“Blank, blank, blank,” Yigal Amir yelled as he fired the three bullets that killed Prime Minister Yitzhak Rabin and the beating heart of the peace camp. Then, as now, the right fired bullets into Israel’s body politic while yelling “blank, blank, blank.”
Amir’s cry of “blank” was meant to foil Rabin’s bodyguards’ instinct to react. Amir sent them a reassuring code word, misleading them into thinking that this was just a dry exercise like the ones held countless times before. He cunningly concealed the reality.
The question is whether something is really happening. When the left screams “fascism,” the right replies that it’s nonsense, that nothing has changed, that the nation-state law reflects “the state’s ideological core” (as my Haaretz colleague Israel Harel wrote on August 3), that at most a few “mediocre” artists will stop receiving public funds, that the Arabic language, which no one uses in an official setting anyway, will cease to be an official language.
The radical left, too, chimes in, saying that things were always this way (“Zionism is racism”). And if they were always this way, how is it possible to say that something has changed?
The cries of “fascism” and the talk of “processes” are becoming devoid of meaning. The greater their frequency and intensity, the more the public doesn’t know what to think. Either it’s all nonsense, and “the reality is the diametric opposite,” as Prime Minister Benjamin Netanyahu likes to say, or it really is fascism, but if so, maybe that bugbear isn’t so terrible.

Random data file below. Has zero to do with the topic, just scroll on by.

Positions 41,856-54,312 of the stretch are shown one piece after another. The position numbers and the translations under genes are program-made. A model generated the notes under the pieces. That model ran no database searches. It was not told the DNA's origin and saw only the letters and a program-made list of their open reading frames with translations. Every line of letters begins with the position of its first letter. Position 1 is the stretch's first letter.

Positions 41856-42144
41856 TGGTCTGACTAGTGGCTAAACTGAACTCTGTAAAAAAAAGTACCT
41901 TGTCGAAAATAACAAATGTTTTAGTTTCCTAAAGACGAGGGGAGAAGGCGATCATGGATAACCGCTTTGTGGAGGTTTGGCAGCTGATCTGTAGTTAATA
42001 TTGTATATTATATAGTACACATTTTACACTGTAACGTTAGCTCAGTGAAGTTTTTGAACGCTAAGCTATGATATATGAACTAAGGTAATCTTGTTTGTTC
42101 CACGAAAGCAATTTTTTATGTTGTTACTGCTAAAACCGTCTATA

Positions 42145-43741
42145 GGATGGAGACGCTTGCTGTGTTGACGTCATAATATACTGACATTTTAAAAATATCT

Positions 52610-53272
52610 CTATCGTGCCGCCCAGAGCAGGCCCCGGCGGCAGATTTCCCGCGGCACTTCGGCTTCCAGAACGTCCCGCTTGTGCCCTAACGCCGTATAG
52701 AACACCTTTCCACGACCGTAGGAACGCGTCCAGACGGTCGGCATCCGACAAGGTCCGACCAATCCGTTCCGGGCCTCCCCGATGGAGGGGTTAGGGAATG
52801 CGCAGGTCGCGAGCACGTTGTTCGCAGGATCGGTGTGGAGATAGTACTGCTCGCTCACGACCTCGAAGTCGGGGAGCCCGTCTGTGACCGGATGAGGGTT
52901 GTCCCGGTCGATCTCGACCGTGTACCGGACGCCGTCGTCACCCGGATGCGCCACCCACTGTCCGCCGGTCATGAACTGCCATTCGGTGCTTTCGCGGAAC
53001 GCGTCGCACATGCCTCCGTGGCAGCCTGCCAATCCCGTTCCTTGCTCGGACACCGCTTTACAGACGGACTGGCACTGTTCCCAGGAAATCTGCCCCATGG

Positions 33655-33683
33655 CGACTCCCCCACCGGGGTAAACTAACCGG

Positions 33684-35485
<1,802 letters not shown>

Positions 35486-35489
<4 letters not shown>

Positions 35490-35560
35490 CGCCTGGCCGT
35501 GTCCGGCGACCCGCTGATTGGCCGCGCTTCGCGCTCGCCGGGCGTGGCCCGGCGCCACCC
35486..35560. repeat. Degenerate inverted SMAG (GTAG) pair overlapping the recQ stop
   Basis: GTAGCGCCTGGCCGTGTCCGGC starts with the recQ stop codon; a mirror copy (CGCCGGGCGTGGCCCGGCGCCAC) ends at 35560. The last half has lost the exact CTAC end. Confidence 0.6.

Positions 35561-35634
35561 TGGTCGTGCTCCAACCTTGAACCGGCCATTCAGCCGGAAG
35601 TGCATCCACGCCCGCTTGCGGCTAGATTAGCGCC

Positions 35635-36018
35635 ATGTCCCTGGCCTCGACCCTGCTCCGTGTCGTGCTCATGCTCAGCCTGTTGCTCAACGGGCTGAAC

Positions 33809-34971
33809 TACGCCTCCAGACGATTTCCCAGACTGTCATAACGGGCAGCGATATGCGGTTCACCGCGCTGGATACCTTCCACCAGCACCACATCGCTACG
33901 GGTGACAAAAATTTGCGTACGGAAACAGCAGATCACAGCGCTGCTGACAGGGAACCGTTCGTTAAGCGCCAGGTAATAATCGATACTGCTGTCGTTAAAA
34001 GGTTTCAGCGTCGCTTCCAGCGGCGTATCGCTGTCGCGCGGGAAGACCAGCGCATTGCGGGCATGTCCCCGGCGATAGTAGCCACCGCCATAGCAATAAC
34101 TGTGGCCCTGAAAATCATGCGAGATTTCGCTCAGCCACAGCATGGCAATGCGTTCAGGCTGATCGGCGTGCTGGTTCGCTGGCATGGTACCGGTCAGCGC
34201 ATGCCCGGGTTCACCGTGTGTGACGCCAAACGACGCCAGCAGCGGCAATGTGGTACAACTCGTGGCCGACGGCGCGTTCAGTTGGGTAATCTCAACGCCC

The problem is that there isn’t an unequivocal historical yardstick to let us know whether all the laws the right wants to legislate and the terminology it has adopted (governability, overriding the Supreme Court, loyalty, traitors) combine to create change in Israel, or whether it’s all just nonsense – all just blank bullets.
One of the key “blank bullet” traps is the shared insistence on analogies to Germany in the ‘30s, because this prism distorts the significance of the new terminology and laws. After all, people don’t feel the same danger in reality as they do from the description. The right seems to be exploiting this analogy to belittle the amount of power – both political and intellectual – that the liberal left possesses and to show it, time after time, the degree it’s captive to its own rhetoric and incapable of shaking the feeling that the rightist threat is a blank bullet.
Thus the key questions facing opponents of Israel’s current government are the following: Is this really happening? When is it happening? When has a line been crossed?
In fact, this Wednesday, the Knesset Constitution, Law and Justice Committee will discuss a bill allowing the death penalty for terrorists. Here we have a bill that could serve as a good concrete yardstick: If Israel starts executing terrorists, there’s no longer any question. The death penalty is concrete.
Of course, the moment we label the death penalty a red line whose crossing means fascism, we’ll immediately hear learned arguments that even in the United States, the leader of the free world, the death penalty exists in many states. Some people will also insist that Israel crossed this line long ago when it executed Adolf Eichmann, or even before that when it executed Meir Tobiansky (after the wrong verdict).
>> Read more: Kill the Death Penalty Bill | Editorial
But their claims will be like Amir’s shout of “blank.” The death penalty in Israel is no blank bullet.
We must label the death penalty a red line, one whose crossing means that Israel has ceased to be Israel. The moment there are nooses and scaffolds here, the moment we start hanging people in the town square, we will no longer be what we once were. We won’t be able to recognize ourselves in the mirror, we will have betrayed the legacy of our founders and visionaries, the fathers of the country. The death penalty isn’t us.
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